"This was an anxious time for American Jews, stung by the anti-Semitic quotas and discrimination of the interwar years and the growing horror regarding the fate of European Jewry as the Holocaust came to light in the 1940s."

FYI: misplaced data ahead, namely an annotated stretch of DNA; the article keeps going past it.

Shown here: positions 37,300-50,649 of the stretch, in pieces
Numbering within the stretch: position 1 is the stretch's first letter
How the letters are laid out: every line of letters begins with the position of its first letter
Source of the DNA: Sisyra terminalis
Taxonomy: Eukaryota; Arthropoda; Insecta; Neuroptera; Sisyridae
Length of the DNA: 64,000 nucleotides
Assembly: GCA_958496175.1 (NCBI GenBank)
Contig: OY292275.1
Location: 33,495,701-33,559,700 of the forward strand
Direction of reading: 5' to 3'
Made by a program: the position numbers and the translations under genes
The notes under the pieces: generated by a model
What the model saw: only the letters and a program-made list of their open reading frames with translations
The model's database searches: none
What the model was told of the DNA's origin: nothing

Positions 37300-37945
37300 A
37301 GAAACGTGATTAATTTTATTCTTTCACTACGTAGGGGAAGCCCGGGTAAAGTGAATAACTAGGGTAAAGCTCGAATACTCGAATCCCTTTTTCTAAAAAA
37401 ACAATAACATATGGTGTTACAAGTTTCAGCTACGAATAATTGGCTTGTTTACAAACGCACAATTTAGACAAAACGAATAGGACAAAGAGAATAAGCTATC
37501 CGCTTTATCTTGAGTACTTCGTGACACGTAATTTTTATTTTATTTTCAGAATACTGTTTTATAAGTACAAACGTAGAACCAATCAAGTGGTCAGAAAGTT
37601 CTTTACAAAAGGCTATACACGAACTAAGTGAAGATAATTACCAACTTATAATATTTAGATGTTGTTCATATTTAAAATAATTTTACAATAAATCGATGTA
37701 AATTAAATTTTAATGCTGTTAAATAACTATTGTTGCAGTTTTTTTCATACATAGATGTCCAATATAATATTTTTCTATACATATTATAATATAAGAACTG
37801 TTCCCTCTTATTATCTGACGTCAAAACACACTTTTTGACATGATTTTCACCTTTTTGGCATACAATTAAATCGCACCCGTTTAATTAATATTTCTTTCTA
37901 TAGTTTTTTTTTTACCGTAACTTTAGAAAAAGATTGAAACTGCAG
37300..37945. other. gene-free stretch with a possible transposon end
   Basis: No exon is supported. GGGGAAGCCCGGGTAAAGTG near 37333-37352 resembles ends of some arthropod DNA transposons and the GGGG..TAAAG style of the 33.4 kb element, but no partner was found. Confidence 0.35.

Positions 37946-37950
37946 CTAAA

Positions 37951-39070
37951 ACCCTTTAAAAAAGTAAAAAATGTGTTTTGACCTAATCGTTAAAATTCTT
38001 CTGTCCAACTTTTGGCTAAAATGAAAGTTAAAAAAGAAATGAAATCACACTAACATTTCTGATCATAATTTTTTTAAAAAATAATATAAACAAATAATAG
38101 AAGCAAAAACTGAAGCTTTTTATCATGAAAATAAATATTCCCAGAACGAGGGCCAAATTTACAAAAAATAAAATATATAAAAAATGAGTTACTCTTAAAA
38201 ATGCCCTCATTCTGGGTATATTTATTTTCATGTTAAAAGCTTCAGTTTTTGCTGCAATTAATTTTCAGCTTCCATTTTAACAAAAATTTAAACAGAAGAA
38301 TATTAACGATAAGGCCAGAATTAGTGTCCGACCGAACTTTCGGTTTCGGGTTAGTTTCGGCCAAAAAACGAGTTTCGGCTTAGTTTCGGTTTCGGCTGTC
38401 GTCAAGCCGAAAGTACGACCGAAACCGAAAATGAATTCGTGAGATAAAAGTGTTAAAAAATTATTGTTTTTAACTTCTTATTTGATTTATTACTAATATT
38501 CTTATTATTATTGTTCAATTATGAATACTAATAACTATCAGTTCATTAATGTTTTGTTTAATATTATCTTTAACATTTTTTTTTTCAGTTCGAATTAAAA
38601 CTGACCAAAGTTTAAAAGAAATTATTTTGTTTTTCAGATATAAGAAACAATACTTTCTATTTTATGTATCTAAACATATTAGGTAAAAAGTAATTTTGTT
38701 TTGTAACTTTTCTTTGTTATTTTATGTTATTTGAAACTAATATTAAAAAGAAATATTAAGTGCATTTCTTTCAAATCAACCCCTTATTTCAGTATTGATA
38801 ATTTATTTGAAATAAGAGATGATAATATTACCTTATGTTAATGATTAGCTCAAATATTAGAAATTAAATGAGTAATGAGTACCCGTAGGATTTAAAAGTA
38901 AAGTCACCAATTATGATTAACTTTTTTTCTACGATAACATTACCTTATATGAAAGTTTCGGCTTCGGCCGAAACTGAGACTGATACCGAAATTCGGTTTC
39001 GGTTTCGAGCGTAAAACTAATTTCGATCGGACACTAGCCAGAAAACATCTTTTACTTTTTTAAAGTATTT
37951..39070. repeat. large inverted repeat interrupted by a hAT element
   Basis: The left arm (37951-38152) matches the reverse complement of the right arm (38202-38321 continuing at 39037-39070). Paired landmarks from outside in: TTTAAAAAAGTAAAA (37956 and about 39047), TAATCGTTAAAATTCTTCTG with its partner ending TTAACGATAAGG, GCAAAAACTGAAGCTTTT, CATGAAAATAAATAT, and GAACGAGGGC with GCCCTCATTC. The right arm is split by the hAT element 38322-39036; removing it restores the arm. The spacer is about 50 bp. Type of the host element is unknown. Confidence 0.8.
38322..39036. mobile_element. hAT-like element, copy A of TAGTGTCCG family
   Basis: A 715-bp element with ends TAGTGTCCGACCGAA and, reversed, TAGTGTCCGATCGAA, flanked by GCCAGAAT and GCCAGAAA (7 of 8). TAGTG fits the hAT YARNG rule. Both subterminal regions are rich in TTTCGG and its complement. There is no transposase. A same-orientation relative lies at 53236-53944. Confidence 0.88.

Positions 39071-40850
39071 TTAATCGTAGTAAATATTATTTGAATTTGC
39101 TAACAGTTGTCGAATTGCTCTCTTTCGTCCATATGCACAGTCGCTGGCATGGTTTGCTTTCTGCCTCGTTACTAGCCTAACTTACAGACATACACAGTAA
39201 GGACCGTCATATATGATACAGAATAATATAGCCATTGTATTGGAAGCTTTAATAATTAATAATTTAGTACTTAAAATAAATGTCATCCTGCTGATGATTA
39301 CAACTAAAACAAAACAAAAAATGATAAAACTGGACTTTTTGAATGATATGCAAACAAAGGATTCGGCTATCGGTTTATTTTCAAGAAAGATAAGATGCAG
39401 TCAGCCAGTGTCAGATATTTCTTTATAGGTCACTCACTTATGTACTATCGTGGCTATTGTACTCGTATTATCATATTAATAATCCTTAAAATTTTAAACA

My first experience at a southern Jewish summer camp was not easy. I felt out of place. I couldn’t speak Hebrew. I didn’t know the songs, nor could I join in the raucous chanting of the Birkat Hamazon, the traditional Jewish blessing after meals. I was homesick. I didn’t want to spend the night at camp. I hated corndogs. And to make matters worse, I was in my mid-thirties, and it was hot as blazes in south central Mississippi. As the Project Director of the Museum of the Southern Jewish Experience, located at Camp Henry S. Jacobs in Utica, Mississippi, in the early 1990s, I wondered what sane person attends summer camp in Mississippi, let alone Jewish summer camp?